Thousands of teenagers are being exposed to graphic sexual material, violence, drug abuse and high levels of profanity on school-themed Facebook pages run by students.
Dedicated sites dubbed "OMG Confessions" or "memes" have become increasingly popular all over New Zealand.
The pages are set up anonymously - usually by a student from a particular school who invites pupils from that school to confess their secrets.
But the pages have quickly turned into forums for abuse and harassment, with teens posting offensive photos, descriptions of sexual encounters, drug-use on campus and naming and shaming peers.
The Weekend Herald found 55 schools in the Auckland and Northland region associated to such pages, and 26 linked by the student users to graphic sexual material, profanity, alcohol or drug-use at school or tormenting of other students.
Most of the pages set no boundaries. One site tells users: "Got some confessions? Big, small, dirty, innocent, lovey, whatever it is ...
send it in."
Another reads: "I am not responsible for all hateful material on this page. So send it all ... your confession 100 per cent anon."
And there is no holding back, with students abusing others and calling them sexual names.
On another page, a student at a top Auckland school goes into detail about a sexual encounter at a nearby golf course.
Teachers are also commented on. One page accuses a teacher of being "horny" in class; another says a named teacher left the school because he had an affair with a colleague.
Another page gives details about a group fight between students from two rival schools.
"At (our school) we fight with fists ... . To those boys ... coming with bats, knives etc. Sacking it! Only come with your fist."
Internet safety group NetSafe said it had reached a desperation point with schools, which were trying to remove the pages because of the offensive material and the repercussions they were having to deal with, such as bullying at school.
Operations manager Lee Chisholm said NetSafe had been dealing with complaints about confession pages for the past six to eight months from schools, parents and students.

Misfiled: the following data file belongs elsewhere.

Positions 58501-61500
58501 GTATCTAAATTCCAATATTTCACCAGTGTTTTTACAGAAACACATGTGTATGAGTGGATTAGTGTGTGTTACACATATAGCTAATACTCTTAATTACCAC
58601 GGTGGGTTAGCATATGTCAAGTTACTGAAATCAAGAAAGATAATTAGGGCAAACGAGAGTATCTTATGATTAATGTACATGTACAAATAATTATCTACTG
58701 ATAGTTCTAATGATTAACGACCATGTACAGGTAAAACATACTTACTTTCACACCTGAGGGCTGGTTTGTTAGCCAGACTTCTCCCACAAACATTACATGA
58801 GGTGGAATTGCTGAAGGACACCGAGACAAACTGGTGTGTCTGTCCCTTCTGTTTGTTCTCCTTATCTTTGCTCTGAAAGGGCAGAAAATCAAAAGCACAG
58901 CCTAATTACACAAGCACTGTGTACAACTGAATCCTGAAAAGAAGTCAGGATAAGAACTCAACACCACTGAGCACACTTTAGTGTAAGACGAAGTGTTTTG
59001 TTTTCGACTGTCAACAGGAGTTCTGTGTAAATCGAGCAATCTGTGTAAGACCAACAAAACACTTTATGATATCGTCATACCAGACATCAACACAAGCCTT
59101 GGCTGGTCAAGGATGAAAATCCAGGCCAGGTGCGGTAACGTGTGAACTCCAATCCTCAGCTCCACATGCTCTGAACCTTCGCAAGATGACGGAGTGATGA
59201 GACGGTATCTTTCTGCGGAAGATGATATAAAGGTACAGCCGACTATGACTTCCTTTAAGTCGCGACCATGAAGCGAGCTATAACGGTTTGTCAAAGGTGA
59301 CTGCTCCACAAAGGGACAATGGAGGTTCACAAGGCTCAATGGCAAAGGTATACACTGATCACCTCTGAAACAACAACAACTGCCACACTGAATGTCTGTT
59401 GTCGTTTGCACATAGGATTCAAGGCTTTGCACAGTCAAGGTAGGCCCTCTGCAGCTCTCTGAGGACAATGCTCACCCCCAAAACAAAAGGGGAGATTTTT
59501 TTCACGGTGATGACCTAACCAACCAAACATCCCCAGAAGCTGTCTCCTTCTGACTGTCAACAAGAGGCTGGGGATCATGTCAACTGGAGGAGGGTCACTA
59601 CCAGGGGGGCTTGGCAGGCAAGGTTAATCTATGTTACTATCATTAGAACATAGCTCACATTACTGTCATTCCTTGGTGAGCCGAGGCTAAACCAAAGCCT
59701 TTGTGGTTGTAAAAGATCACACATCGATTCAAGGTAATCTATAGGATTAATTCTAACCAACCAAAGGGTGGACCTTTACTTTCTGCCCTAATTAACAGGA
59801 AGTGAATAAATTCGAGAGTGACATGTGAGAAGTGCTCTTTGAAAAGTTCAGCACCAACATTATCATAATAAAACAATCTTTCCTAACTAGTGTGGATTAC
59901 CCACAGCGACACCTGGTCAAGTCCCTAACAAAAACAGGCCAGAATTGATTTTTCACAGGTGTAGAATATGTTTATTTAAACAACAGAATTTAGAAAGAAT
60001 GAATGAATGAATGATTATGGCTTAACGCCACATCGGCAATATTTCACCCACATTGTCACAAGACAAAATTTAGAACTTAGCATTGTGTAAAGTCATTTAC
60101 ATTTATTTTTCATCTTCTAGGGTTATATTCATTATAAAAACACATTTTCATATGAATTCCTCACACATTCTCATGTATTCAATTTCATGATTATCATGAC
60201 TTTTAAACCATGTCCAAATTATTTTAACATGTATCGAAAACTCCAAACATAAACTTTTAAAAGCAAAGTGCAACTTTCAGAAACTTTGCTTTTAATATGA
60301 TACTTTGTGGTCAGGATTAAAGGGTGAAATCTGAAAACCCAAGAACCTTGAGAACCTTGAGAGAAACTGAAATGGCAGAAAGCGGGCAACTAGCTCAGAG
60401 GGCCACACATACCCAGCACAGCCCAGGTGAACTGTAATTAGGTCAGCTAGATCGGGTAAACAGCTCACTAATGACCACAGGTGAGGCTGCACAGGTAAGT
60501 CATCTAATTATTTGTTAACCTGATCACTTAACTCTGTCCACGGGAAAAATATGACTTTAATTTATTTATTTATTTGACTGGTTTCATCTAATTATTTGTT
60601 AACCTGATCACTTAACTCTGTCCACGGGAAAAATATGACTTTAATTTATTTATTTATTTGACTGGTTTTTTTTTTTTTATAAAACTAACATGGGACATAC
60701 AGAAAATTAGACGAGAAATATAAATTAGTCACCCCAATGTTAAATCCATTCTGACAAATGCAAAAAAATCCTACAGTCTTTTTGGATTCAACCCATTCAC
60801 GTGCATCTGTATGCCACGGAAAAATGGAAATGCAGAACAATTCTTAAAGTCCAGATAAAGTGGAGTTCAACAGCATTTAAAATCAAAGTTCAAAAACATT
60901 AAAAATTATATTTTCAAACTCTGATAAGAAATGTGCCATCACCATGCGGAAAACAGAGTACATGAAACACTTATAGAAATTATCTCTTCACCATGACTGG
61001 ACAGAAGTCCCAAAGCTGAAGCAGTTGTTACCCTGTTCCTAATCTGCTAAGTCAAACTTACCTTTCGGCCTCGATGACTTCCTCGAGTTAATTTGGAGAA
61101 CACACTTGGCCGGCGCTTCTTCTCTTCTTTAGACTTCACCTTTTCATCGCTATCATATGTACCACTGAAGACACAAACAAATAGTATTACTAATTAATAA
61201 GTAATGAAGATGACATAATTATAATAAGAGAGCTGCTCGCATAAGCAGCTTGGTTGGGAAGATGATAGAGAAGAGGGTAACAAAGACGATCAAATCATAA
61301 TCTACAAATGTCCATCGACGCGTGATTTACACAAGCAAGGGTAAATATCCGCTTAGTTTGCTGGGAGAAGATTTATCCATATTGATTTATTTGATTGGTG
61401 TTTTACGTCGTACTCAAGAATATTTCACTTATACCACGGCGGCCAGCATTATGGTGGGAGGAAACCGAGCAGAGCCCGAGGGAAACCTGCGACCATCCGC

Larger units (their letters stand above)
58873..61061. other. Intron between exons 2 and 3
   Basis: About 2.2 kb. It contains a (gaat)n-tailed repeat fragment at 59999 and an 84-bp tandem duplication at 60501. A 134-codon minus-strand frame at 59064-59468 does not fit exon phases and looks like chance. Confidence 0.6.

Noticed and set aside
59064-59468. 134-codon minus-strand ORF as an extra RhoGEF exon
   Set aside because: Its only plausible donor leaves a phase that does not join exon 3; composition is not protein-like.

"Some of it is outright lies about other students. A lot of it is sexual and it can be about teachers as well as students.
"We have been reporting them on to Facebook at quite a high rate. Some days, I'll report three or four, sometimes just one. But yes, we've definitely had a spate of them."
More than 100 cyber experts are attending a NetSafe conference in Wellington next week to investigate issues of cyberbullying, online privacy, and human rights.
Social media expert Simon Young said much of the attraction for students sharing on such sites was the guaranteed anonymity and the idea that they could say anything they liked and not be caught.
"It's human nature. Sometimes when we're in a position of power and we're not very mature, we'll try to show that.
"It's power. That's the amazing thing about social media. It gives everybody with a computer a voice ... anyone can be a media person."
Mr Young said cyber-bullying had taken on a whole new level because of the confessions pages.
And the bullying had expanded on to the playground.
"People have always told stories about each other, and there's always been a dark side, but it's now much more public."
Schools are now making moves to introduce official Facebook pages to counter the negative confessions-type pages.
One school that had a confession page removed is Pakuranga College, in Auckland.
The school went to NetSafe for help a few months ago after a former student alerted staff about the content students were discussing on the page.
Associate principal Richard Dykes said what staff found was unbelievable.
"It was predominantly harassment - mocking other people anonymously (and) sexual connotations ... it was disgusting," Mr Dykes said.
A day after the school involved NetSafe, Facebook removed the page and the school started an investigation to trace the student who created it.
That was a few months ago and with the help of a group of student leaders, the school has set up an official Facebook page in a bid to encourage students to post positive things and take pride in their school.
Students are encouraged to send in photos of school trips and outings or good news about students, which are then posted online.
Its latest posting is a congratulatory message to this year's school dux.
Mr Dykes said: "If a student's achieved something and it's been in the (newspaper), for example, I'll take a screenshot and post it on the page.
"We've taken a really proactive stand against this for a couple of years now ... just because it is part of students' lives."